Robert Lee Frost was born in San Francisco in 1874. When he was ten, his father died and he and his mother moved to New England. He attended school at Dartmouth and Harvard, worked in a mill, taught, and took up farming, before he moved to England, where his first books of poetry, A Boy's Will (1913) and North of Boston (1914), were published. North of Boston brought him recognition as the preeminent voice of New England and as one of America's major poets. In 1915 he returned to the United States and settled on a farm in New Hampshire. Four volumes of his poetry, New Hampshire (1923), Collected Poems (1930), A Further Range (1936), and A Witness Tree (1942) were all awarded the Pulitzer Prize. He died in 1963.Susan Jeffers is the illustrator of such distinguished picture books as Three Jovial Huntsmen, a Caldecott Honor book; Rachel Field's Hitty; and the ABBY Award-winning Brother Eagle, Sister Sky, which was also a New York Times besteller. She lives in New York.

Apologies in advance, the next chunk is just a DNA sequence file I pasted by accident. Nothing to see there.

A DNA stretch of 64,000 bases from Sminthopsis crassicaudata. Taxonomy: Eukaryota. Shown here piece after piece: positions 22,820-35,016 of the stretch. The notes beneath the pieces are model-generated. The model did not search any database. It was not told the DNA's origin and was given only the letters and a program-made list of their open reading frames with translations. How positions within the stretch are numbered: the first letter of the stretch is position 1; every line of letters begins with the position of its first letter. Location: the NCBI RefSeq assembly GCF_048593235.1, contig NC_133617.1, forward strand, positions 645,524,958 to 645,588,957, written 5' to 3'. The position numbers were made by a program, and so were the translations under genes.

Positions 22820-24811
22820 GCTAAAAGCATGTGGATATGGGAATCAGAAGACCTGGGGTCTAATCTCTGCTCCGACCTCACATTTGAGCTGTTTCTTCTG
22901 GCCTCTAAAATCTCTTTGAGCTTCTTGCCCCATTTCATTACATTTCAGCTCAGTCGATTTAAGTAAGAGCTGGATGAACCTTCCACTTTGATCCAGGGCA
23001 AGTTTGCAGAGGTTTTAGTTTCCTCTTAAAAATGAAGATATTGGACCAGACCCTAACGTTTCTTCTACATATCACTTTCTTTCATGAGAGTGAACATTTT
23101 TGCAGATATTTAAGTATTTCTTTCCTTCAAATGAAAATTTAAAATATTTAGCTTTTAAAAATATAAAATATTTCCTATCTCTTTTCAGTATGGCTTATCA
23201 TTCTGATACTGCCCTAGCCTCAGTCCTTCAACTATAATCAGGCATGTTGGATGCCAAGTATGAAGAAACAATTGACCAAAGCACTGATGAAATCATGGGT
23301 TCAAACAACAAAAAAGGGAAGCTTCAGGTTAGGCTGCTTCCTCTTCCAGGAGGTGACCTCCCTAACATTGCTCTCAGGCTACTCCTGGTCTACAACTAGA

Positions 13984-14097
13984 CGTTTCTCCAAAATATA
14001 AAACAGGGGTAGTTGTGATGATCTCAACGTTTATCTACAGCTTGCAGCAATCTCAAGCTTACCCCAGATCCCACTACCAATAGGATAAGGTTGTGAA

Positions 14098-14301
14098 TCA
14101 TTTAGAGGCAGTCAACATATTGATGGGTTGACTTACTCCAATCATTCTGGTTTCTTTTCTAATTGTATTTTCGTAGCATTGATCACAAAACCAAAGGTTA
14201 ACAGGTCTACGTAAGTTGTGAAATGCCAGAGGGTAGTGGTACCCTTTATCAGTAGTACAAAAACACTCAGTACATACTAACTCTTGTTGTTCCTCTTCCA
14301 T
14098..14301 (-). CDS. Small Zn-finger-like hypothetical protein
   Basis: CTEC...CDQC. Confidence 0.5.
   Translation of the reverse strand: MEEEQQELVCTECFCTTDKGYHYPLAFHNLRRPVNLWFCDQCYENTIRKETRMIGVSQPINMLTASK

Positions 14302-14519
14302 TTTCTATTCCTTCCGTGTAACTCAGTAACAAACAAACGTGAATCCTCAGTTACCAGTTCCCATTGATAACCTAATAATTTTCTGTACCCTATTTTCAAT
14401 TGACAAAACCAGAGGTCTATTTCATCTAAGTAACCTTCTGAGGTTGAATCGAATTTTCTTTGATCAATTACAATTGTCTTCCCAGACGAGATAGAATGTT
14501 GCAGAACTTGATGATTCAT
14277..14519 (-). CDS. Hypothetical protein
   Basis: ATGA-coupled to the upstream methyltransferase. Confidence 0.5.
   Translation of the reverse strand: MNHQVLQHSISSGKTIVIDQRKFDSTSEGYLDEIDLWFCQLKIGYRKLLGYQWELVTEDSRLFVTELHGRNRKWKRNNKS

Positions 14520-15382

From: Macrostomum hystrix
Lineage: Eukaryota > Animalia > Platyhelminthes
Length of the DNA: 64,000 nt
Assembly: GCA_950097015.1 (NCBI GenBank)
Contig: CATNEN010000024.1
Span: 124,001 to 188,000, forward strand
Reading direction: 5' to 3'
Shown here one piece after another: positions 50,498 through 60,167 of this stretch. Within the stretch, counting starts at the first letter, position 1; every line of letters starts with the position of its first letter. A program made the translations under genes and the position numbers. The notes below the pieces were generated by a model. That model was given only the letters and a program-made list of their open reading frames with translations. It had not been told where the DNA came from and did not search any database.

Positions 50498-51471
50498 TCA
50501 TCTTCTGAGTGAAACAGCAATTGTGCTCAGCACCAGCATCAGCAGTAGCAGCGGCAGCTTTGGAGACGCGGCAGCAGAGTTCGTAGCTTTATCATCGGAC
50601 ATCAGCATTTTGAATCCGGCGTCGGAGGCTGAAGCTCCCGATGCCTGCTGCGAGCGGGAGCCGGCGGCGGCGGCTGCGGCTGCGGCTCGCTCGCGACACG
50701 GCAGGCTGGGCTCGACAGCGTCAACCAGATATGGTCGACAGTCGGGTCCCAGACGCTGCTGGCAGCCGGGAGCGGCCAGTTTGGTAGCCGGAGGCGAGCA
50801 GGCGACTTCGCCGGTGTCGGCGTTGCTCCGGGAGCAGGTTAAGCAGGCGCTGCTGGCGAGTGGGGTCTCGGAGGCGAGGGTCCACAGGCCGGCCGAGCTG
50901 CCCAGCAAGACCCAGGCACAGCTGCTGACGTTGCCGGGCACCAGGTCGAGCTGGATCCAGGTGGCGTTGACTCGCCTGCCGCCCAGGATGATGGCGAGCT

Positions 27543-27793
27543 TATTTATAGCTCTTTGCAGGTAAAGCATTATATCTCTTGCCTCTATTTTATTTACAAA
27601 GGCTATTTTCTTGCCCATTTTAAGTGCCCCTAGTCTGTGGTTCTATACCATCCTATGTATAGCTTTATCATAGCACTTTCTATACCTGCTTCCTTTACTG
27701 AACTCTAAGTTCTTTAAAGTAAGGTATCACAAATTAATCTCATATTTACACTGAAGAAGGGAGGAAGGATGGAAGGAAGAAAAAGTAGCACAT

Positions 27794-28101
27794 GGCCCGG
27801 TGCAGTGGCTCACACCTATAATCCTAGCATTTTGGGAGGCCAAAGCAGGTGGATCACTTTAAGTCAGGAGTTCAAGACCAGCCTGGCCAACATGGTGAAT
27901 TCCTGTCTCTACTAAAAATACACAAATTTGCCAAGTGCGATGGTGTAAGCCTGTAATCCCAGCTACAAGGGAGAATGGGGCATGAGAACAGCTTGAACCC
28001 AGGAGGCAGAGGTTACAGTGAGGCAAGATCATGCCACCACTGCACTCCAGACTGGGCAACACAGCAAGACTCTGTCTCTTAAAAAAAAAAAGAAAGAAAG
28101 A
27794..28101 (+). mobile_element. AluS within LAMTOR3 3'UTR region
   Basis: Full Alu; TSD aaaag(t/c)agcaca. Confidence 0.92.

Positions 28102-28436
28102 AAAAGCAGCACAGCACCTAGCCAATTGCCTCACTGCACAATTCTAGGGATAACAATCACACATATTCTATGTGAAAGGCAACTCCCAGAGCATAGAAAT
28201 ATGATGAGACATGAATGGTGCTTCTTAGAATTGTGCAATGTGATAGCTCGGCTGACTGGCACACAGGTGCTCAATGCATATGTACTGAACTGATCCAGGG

Robert Frost: Speaking on Campus...by Robert Frost
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